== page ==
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If you take up bikepacking, you’ll quickly learn that the smaller and lighter you can get your gear, the better. You don’t have to go crazy with new gear to get out there and experience it, but if you’re in the market Klymit is worth a look. The Utah based company has been making waves with light weight outdoor gear, and their new products are no exception.

Starting with the KSB 35° sleeping bag, their newest option includes 650 fill-power white duck down to keep you comfortable down to 35°. Weighing in at 1.9lbs, the bag can be used as a blanket or a mummy bag, and has toggles to make the bag shorter so your feet can stick out the end if you’d prefer. Packing down to 13″x7″, the bag seems like a pretty good value at $169.95.

To keep you comfortable under that sleeping bag, Klymit has two new V Ultralite SL pads – insulated and non. Using their trademark V-Chambered design, the 20D polyester pads are super light – just 337g or 450g, and inflate in 10 to 15 breaths. Pricing is set at $99.95 for the non-insulated, and $119.95 for the pad with Klymalite lofted synthetic insulation. Both pack down to a super small size.

To make inflation of those pads even easier, Klymit has a new Rapid Air Pump which is basically a large tube that you fill with air and then roll to force the air out of the end. Claiming it inflates their pads twice as fast as you can with your own breath, the pump is specifically for Klymit V pads. Weighing 99g and paacking down to 4″ x 2″, the $24.95 pump pushes up to 18 liters of air at a time.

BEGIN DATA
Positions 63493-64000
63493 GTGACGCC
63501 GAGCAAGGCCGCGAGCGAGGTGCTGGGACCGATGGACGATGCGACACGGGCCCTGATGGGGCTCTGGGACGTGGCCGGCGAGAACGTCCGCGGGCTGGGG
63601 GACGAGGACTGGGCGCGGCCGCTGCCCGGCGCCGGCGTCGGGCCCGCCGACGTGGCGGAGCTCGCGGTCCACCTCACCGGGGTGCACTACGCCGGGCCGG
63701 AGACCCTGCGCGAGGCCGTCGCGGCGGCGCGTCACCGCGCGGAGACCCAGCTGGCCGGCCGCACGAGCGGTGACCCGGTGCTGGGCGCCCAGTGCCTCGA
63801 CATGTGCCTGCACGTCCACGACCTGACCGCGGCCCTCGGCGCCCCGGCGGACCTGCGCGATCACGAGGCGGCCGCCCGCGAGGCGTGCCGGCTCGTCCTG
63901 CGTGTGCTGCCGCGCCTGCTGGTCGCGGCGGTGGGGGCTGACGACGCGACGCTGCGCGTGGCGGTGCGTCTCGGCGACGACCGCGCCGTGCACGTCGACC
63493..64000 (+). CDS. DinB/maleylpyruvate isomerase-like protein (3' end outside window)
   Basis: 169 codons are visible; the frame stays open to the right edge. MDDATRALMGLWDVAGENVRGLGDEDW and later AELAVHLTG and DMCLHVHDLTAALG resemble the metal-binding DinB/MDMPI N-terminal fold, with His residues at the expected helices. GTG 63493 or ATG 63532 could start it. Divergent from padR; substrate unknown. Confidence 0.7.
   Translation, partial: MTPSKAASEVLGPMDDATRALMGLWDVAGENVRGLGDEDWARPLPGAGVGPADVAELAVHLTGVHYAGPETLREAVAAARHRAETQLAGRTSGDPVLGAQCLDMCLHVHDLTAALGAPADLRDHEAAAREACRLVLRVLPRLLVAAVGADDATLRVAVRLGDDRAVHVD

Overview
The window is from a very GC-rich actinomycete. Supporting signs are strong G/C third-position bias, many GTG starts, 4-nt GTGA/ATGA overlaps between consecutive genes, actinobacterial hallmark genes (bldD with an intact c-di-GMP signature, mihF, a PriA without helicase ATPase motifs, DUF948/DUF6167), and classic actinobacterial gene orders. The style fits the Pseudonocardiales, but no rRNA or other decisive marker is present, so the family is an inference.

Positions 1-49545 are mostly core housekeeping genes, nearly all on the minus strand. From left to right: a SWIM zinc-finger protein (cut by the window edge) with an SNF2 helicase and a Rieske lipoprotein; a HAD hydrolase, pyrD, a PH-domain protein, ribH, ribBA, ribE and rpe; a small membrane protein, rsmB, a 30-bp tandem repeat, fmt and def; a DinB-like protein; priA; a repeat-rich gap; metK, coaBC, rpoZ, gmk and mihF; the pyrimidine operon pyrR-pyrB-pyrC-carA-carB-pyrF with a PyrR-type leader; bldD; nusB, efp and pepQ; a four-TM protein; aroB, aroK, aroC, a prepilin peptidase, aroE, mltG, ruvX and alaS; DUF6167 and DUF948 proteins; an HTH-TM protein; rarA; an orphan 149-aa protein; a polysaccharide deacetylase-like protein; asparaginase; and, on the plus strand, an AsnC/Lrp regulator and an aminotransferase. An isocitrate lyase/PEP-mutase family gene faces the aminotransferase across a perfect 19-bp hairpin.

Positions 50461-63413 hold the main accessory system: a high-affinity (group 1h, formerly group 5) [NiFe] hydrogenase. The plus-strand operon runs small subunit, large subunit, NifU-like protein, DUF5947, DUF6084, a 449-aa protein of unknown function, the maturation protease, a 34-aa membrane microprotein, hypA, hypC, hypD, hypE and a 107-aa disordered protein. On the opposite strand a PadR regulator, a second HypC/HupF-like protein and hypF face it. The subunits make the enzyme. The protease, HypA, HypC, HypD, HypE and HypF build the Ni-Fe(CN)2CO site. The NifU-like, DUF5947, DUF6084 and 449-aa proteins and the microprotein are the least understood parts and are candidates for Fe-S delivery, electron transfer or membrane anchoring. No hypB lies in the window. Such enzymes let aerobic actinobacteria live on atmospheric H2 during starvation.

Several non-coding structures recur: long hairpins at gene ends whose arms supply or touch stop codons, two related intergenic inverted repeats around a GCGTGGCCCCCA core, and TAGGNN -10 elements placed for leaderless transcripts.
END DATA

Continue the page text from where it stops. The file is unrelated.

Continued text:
klymit.com

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8 COMMENTS

  1. That’s a really good price on a super light down bag. This stuff must come from China. I know down is the best insulator, but I think synthetic fill is the way to go with bikepacking. Plus, being a vegetarian, I think about the poor geese, some of them plucked alive in the process.

      • Synthetic fibres dry quicker and are more water resistant to begin with. If you’re out in foul weather down becomes waterlogged quite easily, which makes for an unpleasant night.

        • while that is true i much prefer using down and having a system that is otherwise weatherproof. mainly because weight on the bike seems to affect me a lot more than weight while hiking, and down is thew best weight-to-warmth ratio to be precise.
          now then again i wouldnt blame someone going full synthetic, i guess its just a choice at the end of the day

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